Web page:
Broadcast Blog – How to Pitch Transmedia

Posted on: Sunday 03 July 2011 1:41am

Triona Campbell, Managing Director, beActive

Triona Campbell will be participating in the New Frontiers in Storytelling session at the Children’s Media Conference, which takes place in Sheffield between 6-8 July.   

The myth of the Transmedia commissioners 

So you have the most amazing transmedia project and a meeting with a potential financier – how do you pitch it?

The truth is you don’t.  There are no transmedia commissioners (in my opinion, yet). 

Even public service broadcasters who have print, radio, online and TV platforms are not ideally placed to be transmedia commissioners.  The reality is each department is only focused on its own needs so as a result it is almost impossible to sell and develop a project that involves all the in-house media and departments.

The reality is you will find that instead there are either broadcasters who will give you the same budget as before but in addition ask you for transmedia content (at no additional cost to themselves) or there are broadcasters with online departments who commission small web only projects independently in a bid to reach the generation of Millennials who aren’t loyal to the TV platform. Then there are brands that sponsor online series, mainly for internet distribution and integrated into their marketing mix.

So how to get your transmedia project onto a platform?

Pitch what you know the other side can buy and only what they can buy (make it as easy as possible for them to say yes without having to have a second meeting and bring in someone from online/ mobile or another department).

What this means – if it’s a meeting with a portal, just pitch the online elements. The second you mention TV the portal will start to think “Hmm…maybe I should wait till the series has a TV date before I come on board” or worse “Hmm… if it crosses to TV should I get part of that revenue?”

When pitching to TV – just pitch the TV elements.  The broadcaster’s first priority is still to broadcast programming on TV.  The second the broadcaster thinks that the online department should be in the meeting it becomes “Should online commission this or should I?” and when you talk about the roll out strategy all the TV broadcaster will hear is “More money, more time, more hassle to get internal sign off, more resources that I don’t have.”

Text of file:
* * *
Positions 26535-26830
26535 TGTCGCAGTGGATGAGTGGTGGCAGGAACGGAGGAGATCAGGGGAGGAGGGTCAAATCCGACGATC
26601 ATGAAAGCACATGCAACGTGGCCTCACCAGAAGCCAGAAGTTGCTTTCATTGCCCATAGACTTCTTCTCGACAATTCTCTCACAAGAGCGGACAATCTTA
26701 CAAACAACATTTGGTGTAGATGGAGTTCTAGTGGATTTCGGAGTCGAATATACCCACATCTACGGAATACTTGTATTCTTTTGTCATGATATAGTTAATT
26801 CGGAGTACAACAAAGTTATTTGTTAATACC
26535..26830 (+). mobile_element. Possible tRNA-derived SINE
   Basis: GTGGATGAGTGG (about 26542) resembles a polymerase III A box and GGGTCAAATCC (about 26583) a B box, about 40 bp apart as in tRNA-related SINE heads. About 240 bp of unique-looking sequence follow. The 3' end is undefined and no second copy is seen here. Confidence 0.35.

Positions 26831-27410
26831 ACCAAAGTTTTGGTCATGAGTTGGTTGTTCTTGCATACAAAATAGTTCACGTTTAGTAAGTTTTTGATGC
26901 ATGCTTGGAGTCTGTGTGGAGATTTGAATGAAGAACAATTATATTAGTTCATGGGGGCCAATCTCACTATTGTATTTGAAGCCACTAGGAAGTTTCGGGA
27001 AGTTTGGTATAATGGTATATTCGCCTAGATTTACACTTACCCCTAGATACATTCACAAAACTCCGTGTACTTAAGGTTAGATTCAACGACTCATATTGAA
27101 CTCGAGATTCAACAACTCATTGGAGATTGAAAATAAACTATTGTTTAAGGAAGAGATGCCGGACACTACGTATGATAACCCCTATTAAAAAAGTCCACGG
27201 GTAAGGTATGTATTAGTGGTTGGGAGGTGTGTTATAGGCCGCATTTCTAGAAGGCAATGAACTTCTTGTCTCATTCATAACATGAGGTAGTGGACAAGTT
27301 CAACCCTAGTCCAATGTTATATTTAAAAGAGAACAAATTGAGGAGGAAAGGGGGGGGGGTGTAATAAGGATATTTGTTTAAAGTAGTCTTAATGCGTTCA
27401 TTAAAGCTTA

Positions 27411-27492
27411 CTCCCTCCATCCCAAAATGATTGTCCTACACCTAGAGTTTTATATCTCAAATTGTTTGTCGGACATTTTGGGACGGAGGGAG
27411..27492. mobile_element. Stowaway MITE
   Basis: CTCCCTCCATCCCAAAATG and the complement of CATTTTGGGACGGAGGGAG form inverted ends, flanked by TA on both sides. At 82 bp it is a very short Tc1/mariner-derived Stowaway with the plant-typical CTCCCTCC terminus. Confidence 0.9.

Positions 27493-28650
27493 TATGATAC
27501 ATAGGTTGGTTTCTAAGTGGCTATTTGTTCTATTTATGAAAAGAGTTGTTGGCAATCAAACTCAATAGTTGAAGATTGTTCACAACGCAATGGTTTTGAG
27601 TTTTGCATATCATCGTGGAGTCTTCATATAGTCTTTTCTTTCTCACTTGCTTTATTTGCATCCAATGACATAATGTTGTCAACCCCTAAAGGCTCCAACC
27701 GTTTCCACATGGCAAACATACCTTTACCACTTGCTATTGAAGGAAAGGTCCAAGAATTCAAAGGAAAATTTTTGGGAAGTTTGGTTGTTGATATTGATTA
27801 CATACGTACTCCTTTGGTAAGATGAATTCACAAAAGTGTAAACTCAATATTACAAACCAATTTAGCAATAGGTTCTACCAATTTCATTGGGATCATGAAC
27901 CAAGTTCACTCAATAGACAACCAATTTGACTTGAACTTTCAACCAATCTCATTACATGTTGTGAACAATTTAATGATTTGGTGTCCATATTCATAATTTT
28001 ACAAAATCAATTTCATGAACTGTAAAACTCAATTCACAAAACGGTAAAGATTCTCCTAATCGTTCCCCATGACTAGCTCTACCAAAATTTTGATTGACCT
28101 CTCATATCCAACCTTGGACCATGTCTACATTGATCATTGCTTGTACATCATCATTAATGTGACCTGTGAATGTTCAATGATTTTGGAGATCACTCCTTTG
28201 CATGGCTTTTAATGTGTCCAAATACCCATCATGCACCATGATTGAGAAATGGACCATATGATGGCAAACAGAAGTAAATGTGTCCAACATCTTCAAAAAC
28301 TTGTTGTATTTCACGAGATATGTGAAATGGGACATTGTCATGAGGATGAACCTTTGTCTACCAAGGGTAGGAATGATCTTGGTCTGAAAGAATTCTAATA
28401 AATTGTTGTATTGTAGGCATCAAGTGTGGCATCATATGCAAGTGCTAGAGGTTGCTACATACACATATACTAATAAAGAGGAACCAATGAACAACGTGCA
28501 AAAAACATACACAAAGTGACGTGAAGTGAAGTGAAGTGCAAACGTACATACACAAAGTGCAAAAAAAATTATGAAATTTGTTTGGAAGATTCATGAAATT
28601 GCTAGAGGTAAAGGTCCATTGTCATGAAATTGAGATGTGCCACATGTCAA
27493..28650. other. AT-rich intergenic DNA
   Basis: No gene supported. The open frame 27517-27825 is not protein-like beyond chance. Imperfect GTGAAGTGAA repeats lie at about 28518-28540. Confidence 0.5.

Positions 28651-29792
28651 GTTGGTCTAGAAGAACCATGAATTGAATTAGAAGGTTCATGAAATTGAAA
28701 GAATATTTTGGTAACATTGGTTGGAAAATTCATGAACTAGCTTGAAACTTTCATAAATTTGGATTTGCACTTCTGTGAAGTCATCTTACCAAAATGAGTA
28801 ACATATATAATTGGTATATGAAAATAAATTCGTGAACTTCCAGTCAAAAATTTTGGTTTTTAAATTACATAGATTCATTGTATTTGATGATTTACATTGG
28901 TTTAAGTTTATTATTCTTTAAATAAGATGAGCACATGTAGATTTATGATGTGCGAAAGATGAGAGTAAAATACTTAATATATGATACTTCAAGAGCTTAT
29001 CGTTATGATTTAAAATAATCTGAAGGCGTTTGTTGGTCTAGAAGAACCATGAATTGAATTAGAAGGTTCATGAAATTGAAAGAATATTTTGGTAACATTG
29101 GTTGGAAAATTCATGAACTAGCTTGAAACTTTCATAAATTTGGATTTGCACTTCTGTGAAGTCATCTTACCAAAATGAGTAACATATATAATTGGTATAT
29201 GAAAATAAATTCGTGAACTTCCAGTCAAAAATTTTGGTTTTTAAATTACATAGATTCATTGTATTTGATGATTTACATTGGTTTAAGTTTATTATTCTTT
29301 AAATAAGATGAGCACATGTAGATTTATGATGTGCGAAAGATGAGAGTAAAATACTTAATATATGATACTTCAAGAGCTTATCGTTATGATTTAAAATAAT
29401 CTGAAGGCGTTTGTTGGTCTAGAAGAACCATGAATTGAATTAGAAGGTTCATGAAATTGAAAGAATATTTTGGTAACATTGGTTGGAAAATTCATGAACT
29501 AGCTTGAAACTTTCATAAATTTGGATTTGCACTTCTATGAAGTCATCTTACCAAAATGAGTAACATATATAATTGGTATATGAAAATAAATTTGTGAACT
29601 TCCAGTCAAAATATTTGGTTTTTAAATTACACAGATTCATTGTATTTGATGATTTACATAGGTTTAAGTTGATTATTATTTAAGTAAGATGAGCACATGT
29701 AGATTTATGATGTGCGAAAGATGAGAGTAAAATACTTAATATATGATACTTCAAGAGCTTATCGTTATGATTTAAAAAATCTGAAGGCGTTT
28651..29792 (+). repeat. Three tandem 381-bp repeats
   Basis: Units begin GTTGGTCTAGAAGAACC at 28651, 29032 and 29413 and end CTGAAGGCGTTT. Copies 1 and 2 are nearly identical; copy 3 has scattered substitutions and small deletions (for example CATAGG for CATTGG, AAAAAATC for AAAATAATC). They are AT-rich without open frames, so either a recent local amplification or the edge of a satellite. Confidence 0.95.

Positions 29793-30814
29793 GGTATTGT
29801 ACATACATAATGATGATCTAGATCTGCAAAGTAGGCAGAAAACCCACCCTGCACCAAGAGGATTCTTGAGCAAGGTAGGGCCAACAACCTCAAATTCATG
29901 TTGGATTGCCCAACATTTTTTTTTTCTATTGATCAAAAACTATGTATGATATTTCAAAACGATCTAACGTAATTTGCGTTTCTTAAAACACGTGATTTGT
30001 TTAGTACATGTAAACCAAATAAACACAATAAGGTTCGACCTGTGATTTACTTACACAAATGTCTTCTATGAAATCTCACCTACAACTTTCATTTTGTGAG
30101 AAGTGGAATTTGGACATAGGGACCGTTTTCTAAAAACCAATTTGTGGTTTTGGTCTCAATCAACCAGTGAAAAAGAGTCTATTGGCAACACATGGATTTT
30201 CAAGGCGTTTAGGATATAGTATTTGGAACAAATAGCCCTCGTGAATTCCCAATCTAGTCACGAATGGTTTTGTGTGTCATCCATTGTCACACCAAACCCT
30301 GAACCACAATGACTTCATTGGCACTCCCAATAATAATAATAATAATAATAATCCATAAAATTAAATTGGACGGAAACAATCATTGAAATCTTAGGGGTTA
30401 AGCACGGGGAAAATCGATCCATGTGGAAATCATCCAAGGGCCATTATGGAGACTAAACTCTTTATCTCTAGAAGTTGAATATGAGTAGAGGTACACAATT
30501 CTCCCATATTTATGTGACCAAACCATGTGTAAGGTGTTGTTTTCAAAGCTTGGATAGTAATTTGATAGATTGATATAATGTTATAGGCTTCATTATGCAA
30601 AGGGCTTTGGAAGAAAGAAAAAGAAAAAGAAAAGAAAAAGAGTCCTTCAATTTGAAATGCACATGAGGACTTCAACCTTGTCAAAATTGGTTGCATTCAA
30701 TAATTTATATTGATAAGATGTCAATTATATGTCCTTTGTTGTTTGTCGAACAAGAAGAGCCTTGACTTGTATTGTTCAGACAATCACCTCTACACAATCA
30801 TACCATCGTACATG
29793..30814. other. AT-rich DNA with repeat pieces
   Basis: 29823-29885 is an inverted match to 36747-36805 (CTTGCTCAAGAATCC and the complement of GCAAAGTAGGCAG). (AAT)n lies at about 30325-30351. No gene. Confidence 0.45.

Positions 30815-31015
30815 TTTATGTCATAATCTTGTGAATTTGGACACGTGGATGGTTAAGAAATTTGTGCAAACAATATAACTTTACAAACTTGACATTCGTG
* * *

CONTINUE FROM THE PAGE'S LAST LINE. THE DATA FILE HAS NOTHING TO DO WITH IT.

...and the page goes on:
Upshot – pitch what the funder, broadcaster or possible distribution partner knows how to buy and in the language they understand.  Once the contract is signed you can mention the rest of the great strategy you have in place.

Pitch at a budget level you know the other side can fund.  Do your research; what did they spent on the last few commissions – that’s the budget level you pitch to.  There is no magic budget for transmedia.  I started in the industry working for Roger Corman – if you only had the budget to shoot for 5 days you figured out how to tell the best possible story in those 5 days and shot it.

Avoid the checklist – Just because everyone else has a Facebook fan page, Twitter account, mobile app, podcasts and webisodes it doesn’t mean that your story needs that.  The transmedia needs to be organic to the story you want to tell.  The audiences you’re dealing with are smart.  They can identify what is organic to the story, what doesn’t make sense and what disrupts their experience.

As a transmedia producer it’s your job to devise the roll out strategy of how you tell your story across the multiple platforms and to make sure your team knows how this will come together.  It’s also your job to pitch and bring on board the individual partners (online, print, radio, TV etc.).

At beActive, we have created and launched transmedia series from the UK to Ireland, Brazil and China working mainly with brands and advertisers, starting online and then crossing to other platforms including TV and radio.  In that time I have come across only one transmedia commissioner – the Brazilian Oi Telecom, for whom we created the thriller “Final Punishment”.  Oi was one of the rare cases where the client truly wanted content that could work across all the platforms they own (mobile, online, TV, radio).  It was our only transmedia commission since we started in this market in 2003. I honestly think transmedia commissioners are a myth, it hasn’t happened (yet). 

What has happened is we now have clever transmedia producers who know how to work the existing system to tell stories across multiple platforms and they are leading this revolution.  Content needs to be commissioned by the platforms where the audience is consuming it (and not just as TV series or feature films) because possibly more than one third of the audience for those platforms is not there any more. 


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